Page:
I helped to collect signatures for the Schools and Local Communities Funding Act, and I look forward to working for its passage, and voting for it in 2020.
2. A change in the funding formula for Special Education. Local school districts currently pay 62% of the costs of providing Special Education services, a proportion that has shifted increasingly onto districts over time, and shows no signs of stopping. However, while the state recognizes that the number of students requiring Special Education services is growing, and that the severity of disabilities is growing, the state has not provided additional funding to reflect this. What is more, we are funded based on total enrollment, not on the number of students with disabilities.
This is done to remove incentives to overidentify students as having disabilities, but in our context of declining enrollment, it has been disastrous. We are getting a double hit in OUSD because at the same time that our enrollment is declining, our number of Special Education students is going up, because charter schools aren't serving their fair share of students with disabilities. A revised funding formula must account for the presence of charter schools in districts like Oakland, because it is well known that they do not serve special education students of the same severity, and usually, not in the same numbers either.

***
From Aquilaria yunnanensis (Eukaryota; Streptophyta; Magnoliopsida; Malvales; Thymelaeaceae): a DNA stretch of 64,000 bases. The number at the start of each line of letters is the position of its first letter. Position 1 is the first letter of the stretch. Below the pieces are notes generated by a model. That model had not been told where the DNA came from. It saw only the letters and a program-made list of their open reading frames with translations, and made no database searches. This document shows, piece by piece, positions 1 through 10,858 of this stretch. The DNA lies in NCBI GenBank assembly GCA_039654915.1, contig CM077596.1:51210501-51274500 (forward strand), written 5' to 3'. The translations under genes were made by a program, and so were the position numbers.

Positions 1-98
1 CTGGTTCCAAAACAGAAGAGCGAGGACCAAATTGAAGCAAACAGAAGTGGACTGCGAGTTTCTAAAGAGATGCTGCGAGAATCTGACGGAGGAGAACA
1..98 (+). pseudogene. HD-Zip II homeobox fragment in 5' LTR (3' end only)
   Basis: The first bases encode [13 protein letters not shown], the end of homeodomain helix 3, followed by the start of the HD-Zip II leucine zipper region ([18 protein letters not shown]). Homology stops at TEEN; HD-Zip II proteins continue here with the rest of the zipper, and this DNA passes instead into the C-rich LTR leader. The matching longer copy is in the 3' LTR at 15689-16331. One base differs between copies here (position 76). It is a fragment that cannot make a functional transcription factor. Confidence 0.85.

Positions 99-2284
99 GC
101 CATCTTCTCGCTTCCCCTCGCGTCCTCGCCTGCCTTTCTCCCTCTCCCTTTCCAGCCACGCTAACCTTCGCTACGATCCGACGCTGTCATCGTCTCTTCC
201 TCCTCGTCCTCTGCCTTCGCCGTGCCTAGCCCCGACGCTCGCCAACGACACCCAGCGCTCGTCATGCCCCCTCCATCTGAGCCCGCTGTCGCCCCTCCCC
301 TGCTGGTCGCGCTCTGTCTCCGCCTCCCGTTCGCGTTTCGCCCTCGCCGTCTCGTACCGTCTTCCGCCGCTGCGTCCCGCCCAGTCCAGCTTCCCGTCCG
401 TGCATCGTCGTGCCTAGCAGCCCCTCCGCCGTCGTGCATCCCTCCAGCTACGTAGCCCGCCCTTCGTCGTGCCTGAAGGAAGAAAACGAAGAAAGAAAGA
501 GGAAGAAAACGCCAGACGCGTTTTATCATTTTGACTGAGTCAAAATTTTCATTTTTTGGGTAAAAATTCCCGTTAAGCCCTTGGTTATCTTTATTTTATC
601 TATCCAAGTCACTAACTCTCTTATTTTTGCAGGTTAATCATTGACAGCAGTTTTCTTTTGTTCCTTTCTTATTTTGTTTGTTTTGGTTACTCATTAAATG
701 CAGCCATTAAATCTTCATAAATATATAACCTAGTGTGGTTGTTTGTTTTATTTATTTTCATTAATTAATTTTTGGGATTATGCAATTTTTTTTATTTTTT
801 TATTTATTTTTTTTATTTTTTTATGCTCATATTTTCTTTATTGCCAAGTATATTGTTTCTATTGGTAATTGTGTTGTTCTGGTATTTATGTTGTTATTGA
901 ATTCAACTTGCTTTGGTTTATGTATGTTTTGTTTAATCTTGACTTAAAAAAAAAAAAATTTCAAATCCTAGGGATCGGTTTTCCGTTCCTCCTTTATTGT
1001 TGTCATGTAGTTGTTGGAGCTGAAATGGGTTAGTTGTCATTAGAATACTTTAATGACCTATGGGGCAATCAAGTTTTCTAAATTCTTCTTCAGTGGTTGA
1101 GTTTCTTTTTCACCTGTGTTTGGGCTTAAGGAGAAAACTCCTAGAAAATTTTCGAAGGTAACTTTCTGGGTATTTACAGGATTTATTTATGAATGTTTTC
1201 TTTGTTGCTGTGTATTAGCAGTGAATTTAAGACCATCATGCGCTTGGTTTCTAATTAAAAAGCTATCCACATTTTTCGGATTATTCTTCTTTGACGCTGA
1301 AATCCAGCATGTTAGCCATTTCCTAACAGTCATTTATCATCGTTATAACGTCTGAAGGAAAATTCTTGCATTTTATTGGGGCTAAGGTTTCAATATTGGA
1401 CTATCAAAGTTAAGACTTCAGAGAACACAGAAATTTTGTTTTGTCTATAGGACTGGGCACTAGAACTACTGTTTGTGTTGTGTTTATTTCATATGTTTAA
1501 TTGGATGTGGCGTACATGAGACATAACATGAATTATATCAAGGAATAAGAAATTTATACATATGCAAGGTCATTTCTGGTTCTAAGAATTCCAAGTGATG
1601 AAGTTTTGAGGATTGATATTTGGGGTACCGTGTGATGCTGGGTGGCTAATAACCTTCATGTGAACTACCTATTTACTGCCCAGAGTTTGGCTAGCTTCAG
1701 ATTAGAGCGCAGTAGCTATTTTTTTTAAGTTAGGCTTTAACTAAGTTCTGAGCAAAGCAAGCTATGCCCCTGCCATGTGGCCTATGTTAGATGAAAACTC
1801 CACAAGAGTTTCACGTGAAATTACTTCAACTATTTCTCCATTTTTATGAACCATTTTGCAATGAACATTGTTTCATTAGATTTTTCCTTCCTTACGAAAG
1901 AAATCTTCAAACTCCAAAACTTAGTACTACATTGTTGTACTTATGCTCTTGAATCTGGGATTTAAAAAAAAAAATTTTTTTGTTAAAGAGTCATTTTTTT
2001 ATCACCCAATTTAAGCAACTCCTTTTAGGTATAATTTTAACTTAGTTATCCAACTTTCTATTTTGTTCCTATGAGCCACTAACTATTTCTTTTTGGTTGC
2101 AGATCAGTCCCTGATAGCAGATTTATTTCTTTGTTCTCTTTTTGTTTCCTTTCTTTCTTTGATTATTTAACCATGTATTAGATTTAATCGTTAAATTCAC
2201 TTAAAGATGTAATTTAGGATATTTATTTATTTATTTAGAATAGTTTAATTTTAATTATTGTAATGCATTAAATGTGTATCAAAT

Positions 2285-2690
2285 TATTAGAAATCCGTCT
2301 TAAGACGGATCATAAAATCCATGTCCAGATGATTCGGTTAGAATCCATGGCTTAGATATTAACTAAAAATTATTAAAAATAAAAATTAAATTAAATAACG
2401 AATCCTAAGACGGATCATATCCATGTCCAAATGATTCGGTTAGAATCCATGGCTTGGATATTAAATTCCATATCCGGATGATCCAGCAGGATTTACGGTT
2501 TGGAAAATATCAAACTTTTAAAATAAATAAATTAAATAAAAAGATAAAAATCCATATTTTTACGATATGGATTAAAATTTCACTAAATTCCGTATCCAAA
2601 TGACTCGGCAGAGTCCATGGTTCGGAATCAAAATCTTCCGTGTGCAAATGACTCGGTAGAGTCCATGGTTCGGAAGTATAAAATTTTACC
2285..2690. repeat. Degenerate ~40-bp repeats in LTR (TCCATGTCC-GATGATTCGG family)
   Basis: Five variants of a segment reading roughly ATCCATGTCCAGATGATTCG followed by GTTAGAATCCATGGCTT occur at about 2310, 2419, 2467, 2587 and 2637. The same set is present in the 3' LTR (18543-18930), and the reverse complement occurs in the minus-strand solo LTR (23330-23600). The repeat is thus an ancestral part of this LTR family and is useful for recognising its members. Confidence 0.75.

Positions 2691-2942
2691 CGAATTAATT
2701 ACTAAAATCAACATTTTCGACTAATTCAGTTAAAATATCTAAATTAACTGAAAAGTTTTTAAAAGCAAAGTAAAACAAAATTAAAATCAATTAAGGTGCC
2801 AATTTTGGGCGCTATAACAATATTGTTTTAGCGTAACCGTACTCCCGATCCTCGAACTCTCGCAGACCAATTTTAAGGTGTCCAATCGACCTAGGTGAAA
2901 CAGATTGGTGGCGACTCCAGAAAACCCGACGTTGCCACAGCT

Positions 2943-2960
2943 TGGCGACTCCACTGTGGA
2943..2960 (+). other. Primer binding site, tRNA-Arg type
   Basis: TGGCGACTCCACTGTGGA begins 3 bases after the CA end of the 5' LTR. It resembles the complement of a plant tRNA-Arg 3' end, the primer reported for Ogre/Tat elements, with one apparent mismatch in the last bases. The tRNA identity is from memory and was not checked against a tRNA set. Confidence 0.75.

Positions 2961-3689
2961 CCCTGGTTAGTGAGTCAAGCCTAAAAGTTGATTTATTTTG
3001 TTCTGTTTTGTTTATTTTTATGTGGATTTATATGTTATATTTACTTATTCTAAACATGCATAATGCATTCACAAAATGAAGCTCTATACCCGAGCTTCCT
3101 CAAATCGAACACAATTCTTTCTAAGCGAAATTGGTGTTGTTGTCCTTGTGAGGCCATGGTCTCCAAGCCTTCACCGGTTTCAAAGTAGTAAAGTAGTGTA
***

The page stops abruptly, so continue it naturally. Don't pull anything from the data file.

A revised formula must fund according to the number of SPED students (nearly 20% in OUSD), not the overall number of students, and account for the severity of disabilities, which varies across the state. In Oakland, we have a high rate of more severe disabilities like emotional disturbance, intellectual disability, autism and multiple disabilities.
My own feeling is that the current formula basically forces districts like OUSD, where there has been unchecked growth in charter schools, to subsidize charter schools that are refusing to serve high-needs students. It is very unfair for our high-needs students to be forced to live with less in order to subsidize the lower-needs students in charter schools. A revised funding formula for SPED could help to compensate for this.